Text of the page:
American Alpine Jounrna and Accidents in North American Climbing

Exposure, Dehydration, Inadequate Equipment (Rope, Altimeter, Compass, Clothing), Party Separated, Exceeding Abilities, Alaska, Mount McKinley, West Buttress

  • Accident Reports
  • Accident Year:
  • Publication Year: 1996

EXPOSURE, DEHYDRATION, INADEQUATE EQUIPMENT (Rope, Altimeter, Compass, Clothing), PARTY SEPARATED, EXCEEDING ABILITIES

Alaska, Mount McKinley, West Buttress

A group of thirteen Taiwanese were training for an Everest expedition. Twelve of the group flew into 7,200 foot base camp on May 31, with the final team member arriving on June 8. Four team members, Chang Yang-Du, Kuang Ming Wang, Chang Shun Ming, and Tyi-Hone Cheng, climbed to 17,200 feet on June 8. Chang Shun Ming and Tyi- Hone Cheng left from 17,000 feet on June 9, went to the summit, then returned to 17,000 feet, picked up the two remaining team members and left. These four team members were not involved in the rescue in any way, except in that they were part of the original group that came to climb and train on Denali.

Eight more of the party climbed to 17,000 feet, and prepared for summit bids. By June 13 they felt ready to make their summit attempt. Seven of them left 17,000 feet at 1000 on June 13. They were Makalu Gau, team leader, Chen Jung Chung, Lin Tao Ming, Chiu Jui-Lin, Wu Min Chung, Kaotien Tzu, and Shieh Tzu Sheng. One team member, Ming Chun Cheng, was sick and stayed behind at 17,000 feet. Each team member carried his own food and stove. No sleeping bags were carried. None of the team members climbing to the summit had experienced any sickness at 17,000 feet. They had good weather on the way to the summit, and all seven made the summit around 1800, where they spent less than five minutes. The temperature was approximately 1° C, the winds were calm, and bad weather began coming in just after they left the summit. A storm had moved in from near the Football Field. They couldn’t see any of their wands in the poor visibility, which had dropped to fifteen feet, and the winds picked up out of the northeast, blowing 20-30 mph. The group was last seen with all seven members alive at the summit by the Royal Hong Kong Police group, who noted that the Taiwanese lacked cohesiveness, and would sit down alone without telling anyone.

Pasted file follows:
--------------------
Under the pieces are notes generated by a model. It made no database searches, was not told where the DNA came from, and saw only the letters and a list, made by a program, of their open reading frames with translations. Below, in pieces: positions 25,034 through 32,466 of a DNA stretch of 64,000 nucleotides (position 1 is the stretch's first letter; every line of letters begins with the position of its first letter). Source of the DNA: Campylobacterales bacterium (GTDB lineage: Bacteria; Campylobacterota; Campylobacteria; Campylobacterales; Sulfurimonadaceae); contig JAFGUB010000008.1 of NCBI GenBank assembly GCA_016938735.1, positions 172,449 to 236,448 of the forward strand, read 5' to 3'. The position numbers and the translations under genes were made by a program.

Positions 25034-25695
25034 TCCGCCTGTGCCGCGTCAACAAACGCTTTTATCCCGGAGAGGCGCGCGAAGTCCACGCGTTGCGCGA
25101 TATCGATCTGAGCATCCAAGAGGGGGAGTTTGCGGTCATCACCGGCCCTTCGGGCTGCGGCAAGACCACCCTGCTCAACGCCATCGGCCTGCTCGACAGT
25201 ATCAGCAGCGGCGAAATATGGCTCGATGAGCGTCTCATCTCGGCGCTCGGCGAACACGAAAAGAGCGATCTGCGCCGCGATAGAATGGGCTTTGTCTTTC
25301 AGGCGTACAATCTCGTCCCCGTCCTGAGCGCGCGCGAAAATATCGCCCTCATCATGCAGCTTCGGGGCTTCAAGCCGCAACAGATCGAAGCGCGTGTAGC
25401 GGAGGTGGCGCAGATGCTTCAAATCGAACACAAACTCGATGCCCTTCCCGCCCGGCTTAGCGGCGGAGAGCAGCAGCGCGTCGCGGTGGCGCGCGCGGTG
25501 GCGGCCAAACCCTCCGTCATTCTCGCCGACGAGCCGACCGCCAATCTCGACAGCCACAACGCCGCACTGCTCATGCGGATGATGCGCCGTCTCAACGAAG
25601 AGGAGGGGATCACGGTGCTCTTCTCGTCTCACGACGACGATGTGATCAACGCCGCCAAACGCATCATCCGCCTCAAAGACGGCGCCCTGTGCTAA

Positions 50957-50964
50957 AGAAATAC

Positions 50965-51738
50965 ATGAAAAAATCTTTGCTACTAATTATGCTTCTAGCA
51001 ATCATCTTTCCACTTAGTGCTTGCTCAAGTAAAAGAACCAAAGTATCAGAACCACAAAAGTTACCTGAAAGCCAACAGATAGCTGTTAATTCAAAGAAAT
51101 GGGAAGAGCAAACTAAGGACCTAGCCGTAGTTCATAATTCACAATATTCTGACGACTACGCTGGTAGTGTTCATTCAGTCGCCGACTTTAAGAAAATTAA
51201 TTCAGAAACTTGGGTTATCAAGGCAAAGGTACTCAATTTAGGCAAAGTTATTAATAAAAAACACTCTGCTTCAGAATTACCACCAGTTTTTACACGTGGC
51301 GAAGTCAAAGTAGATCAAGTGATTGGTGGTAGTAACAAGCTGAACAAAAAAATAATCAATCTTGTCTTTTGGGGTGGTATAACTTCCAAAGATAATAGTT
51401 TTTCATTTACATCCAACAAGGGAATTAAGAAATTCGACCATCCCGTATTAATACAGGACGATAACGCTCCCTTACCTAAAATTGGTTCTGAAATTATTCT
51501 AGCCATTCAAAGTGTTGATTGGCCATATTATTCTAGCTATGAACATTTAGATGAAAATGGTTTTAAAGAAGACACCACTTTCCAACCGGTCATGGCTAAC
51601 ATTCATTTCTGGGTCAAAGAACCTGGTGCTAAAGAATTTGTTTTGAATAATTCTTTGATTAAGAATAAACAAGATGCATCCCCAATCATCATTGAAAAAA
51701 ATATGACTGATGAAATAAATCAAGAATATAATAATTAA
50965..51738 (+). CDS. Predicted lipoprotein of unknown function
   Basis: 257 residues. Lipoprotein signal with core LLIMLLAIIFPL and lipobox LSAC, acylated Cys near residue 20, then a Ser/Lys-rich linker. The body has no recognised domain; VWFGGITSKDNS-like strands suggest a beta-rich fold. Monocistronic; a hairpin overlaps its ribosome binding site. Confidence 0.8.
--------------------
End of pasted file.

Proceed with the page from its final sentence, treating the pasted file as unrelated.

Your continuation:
They descended to 19,400 feet, where they bivouacked. They huddled together, and attempted to dig in using ice axes and their feet. They ate most of their emergency food, drank their remaining water, and attempted to make more water.

In the morning the weather had not improved. Their limbs were numb but they were not sure if they had frostbite. The group again had difficulty finding their way down. They had no map, no compass, no altimeter, and no rope. They walked in circles for a time. At some point in time that was not able to be determined, they split into two distinct groups. The first group consisted of team leader Makalu Gau, Kaotien Tzu, Chen Jung Chung, and Shieh Tzu Sheng. The second group consisted of Chiu Jui-Lin, Doin Min Lin, and Wu Min Ching. The group of four found the trail and began descending. They waved back to the other three to follow. Two of the remaining three started to follow. (These are the two who were later rescued by NPS patrol members Alex Lowe and Conrad Anker.)